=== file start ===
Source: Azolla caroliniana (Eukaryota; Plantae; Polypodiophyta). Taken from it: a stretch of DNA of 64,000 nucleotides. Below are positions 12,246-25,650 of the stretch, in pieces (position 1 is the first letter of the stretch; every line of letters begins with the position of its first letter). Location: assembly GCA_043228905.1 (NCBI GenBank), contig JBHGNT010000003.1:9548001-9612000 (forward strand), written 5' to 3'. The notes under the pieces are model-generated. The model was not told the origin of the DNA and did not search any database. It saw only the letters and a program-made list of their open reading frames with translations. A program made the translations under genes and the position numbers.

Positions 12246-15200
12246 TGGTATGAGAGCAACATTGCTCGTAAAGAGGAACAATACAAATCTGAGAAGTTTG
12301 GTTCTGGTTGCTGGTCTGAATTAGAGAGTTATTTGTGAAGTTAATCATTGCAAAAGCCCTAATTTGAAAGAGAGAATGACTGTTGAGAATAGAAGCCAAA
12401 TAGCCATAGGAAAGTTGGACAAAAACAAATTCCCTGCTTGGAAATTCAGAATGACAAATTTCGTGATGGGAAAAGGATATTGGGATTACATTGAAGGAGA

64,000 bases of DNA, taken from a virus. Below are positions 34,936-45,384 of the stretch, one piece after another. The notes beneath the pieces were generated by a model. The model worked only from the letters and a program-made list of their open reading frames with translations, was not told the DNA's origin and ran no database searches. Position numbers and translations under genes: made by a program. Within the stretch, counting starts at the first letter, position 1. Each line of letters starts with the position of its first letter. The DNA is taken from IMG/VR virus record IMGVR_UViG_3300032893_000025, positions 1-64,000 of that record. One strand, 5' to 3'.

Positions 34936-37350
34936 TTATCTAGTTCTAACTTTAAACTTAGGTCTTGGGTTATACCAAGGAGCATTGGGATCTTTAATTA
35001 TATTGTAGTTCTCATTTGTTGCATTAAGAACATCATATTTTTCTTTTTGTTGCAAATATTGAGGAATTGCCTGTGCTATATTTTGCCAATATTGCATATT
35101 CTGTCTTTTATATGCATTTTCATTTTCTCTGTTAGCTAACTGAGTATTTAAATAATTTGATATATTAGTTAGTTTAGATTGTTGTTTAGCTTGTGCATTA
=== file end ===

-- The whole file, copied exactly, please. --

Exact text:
Source: Azolla caroliniana (Eukaryota; Plantae; Polypodiophyta). Taken from it: a stretch of DNA of 64,000 nucleotides. Below are positions 12,246-25,650 of the stretch, in pieces (position 1 is the first letter of the stretch; every line of letters begins with the position of its first letter). Location: assembly GCA_043228905.1 (NCBI GenBank), contig JBHGNT010000003.1:9548001-9612000 (forward strand), written 5' to 3'. The notes under the pieces are model-generated. The model was not told the origin of the DNA and did not search any database. It saw only the letters and a program-made list of their open reading frames with translations. A program made the translations under genes and the position numbers.

Positions 12246-15200
12246 TGGTATGAGAGCAACATTGCTCGTAAAGAGGAACAATACAAATCTGAGAAGTTTG
12301 GTTCTGGTTGCTGGTCTGAATTAGAGAGTTATTTGTGAAGTTAATCATTGCAAAAGCCCTAATTTGAAAGAGAGAATGACTGTTGAGAATAGAAGCCAAA
12401 TAGCCATAGGAAAGTTGGACAAAAACAAATTCCCTGCTTGGAAATTCAGAATGACAAATTTCGTGATGGGAAAAGGATATTGGGATTACATTGAAGGAGA

64,000 bases of DNA, taken from a virus. Below are positions 34,936-45,384 of the stretch, one piece after another. The notes beneath the pieces were generated by a model. The model worked only from the letters and a program-made list of their open reading frames with translations, was not told the DNA's origin and ran no database searches. Position numbers and translations under genes: made by a program. Within the stretch, counting starts at the first letter, position 1. Each line of letters starts with the position of its first letter. The DNA is taken from IMG/VR virus record IMGVR_UViG_3300032893_000025, positions 1-64,000 of that record. One strand, 5' to 3'.

Positions 34936-37350
34936 TTATCTAGTTCTAACTTTAAACTTAGGTCTTGGGTTATACCAAGGAGCATTGGGATCTTTAATTA
35001 TATTGTAGTTCTCATTTGTTGCATTAAGAACATCATATTTTTCTTTTTGTTGCAAATATTGAGGAATTGCCTGTGCTATATTTTGCCAATATTGCATATT
35101 CTGTCTTTTATATGCATTTTCATTTTCTCTGTTAGCTAACTGAGTATTTAAATAATTTGATATATTAGTTAGTTTAGATTGTTGTTTAGCTTGTGCATTA